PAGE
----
Force between Current Loops

  1. Apr 10, 2013 #1
    I am working on a problem involving force between two loops of current. The problem is to prove the for any arbitrary loops of current, Newtons third law holds true.

    I understand the basics of the approach but I am having trouble seeing why a term goes to zero. The basic setup is to use the Biot-Savart law to predict the field of a segment of the current loop then to use the Lorentz force law to predict the force acting on a segment of the second loop.

    This has the form,
    $$d\mathbf{F}_{12}=\frac{\mu_0 I_1 I_2}{4\pi s^3}(d\mathbf{l_1}\times(d\mathbf{l_2}\times \mathbf{s}))$$

    Which when simplified by the triple-product and integrated gives the following form,
    $$ \mathbf{F}_{12}=\frac{\mu_0 I_1 I_2}{4\pi s^2}(\oint\oint d\mathbf{l_2}(d\mathbf{l_1}\cdot \hat{s}) -\oint\oint\hat{s}(d\mathbf{l_1}\cdot d\mathbf{l_2}))$$

    Its easy enough to see right from here that F12=-F21 just by the fact that you pick up a minus sign by switching the separation vector. So in that sense the problem is solved, at least from what I see right now.

    However I was looking in the Griffiths EM and apparently the first term on the left cancels out somehow and I can't figure why. (Problem 5.49) Any suggestions?
  2. jcsd
  3. Apr 10, 2013 #2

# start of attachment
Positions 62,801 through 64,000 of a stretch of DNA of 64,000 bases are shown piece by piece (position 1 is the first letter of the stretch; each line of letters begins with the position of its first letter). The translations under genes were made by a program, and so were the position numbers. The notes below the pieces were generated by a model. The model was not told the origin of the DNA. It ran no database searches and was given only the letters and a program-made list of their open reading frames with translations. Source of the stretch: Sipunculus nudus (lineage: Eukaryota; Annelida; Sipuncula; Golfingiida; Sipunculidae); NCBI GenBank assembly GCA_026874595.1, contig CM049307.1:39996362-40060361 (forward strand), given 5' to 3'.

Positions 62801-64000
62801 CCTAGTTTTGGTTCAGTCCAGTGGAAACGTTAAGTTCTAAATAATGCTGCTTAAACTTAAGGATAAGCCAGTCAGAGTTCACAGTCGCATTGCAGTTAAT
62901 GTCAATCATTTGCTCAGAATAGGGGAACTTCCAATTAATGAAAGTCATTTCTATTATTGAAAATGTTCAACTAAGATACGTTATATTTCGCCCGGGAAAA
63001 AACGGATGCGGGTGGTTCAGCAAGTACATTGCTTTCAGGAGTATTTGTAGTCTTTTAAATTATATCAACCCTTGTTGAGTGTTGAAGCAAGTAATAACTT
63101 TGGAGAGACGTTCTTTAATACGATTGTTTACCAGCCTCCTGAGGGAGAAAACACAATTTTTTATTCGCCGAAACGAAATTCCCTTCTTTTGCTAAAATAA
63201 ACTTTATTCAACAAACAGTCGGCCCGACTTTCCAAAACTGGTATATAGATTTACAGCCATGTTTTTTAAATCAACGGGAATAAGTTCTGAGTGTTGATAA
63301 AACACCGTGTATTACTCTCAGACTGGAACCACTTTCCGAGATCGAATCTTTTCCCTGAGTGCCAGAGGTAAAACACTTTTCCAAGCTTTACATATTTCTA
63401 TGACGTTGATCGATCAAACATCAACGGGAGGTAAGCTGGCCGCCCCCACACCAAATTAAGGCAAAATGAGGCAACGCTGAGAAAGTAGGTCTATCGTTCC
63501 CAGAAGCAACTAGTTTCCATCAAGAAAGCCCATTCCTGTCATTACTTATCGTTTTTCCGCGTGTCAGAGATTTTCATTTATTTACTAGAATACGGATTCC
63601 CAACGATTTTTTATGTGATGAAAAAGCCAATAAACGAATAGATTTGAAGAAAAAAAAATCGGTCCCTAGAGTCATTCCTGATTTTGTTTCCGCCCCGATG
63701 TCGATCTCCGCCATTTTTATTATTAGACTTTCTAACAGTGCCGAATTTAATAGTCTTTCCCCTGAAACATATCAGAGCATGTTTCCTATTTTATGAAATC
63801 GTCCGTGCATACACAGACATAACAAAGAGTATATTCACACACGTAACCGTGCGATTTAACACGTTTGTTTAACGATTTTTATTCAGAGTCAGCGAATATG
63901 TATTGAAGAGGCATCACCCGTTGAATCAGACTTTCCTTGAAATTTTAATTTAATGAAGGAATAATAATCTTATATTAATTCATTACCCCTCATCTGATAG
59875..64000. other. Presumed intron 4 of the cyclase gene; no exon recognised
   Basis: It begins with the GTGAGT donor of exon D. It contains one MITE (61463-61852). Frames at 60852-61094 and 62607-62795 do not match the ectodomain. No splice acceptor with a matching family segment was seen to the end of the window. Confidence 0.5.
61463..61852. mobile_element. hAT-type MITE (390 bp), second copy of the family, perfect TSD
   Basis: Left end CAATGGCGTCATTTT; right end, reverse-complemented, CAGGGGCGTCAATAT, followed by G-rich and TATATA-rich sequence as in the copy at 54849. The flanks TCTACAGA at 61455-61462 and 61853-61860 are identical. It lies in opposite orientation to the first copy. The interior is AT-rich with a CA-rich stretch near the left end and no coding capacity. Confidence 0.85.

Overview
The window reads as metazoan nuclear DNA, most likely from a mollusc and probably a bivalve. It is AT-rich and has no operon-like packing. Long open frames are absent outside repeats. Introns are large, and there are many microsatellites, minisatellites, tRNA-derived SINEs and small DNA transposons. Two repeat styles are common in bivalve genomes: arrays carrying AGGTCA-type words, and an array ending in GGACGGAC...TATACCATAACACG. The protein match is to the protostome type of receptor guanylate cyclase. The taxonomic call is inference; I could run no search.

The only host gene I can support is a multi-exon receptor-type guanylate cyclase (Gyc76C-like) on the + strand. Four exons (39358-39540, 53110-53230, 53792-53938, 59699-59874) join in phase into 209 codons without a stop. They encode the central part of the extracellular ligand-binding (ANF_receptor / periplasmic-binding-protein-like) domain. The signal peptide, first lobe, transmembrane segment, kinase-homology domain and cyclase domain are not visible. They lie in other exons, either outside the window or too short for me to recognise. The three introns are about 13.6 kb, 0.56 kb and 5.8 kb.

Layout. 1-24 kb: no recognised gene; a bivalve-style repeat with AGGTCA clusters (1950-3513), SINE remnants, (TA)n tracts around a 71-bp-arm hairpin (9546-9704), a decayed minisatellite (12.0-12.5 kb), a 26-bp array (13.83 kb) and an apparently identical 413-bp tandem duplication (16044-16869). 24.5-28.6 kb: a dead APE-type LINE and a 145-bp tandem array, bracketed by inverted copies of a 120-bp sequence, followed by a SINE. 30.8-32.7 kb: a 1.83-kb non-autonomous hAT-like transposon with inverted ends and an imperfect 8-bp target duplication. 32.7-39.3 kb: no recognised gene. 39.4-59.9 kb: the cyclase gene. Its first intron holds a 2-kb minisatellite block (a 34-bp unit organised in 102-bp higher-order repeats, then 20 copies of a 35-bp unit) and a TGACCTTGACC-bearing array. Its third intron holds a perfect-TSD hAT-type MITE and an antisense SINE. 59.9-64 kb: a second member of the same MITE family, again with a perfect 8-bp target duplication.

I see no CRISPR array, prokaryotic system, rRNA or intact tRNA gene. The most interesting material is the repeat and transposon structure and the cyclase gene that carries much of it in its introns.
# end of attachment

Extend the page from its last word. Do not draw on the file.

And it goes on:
a couple of things.

    1. s can't be pulled out of the integrals.

    2. look at this term:
    $$ \mathbf{F}_{12}=\frac{\mu_0 I_1 I_2}{4\pi}\oint\oint d\mathbf{l_2}\left(
    d\mathbf{l_1}\cdot \frac{\hat{s}}{s^2}\right) $$
    then realize that if we do the integral over loop 1 first, we have
    $$ \oint d\mathbf{l_1}\cdot \frac{\hat{s}}{s^2} = \oint d_1\frac{1}{s} = 0. $$
    where the subscript on 1 means i'm treating all the terms associated
    with loop 1 as variables and freezing all terms associated with loop 2.

    Just remember [itex] \nabla f \cdot d\mathbf{r} = df [/itex] and you're integrating
    over a loop that starts and end at the same place.
  4. Apr 10, 2013 #3
    Ah nice, I see now. Thanks for the trick.
  5. Jan 10, 2014 #4
    please could you explain why the integral over loop 1 is zero? I'm struggling to see your method.. :/
  6. Jan 10, 2014 #5

    Theres an important identity involving one of the terms. Once you use that identity, you can deduce by divergence theorem that the entire term for loop 1 vanishes.
  7. Jan 11, 2014 #6
    So if there is a loop current in a start say 10 light years away and I switch on a loop current in the earth now the Newtons third law holds true.

    Please, prove it with integrals and divergence theorem.

    By the way I did not see any t (time) variable in your formulae.
  8. Jan 11, 2014 #7


    Staff: Mentor

    Alva, the Biot Savart law uses the magnetostatic approximation. It doesn't apply in the far field and there is no time. This is a standard approximation, but it is an approximation.
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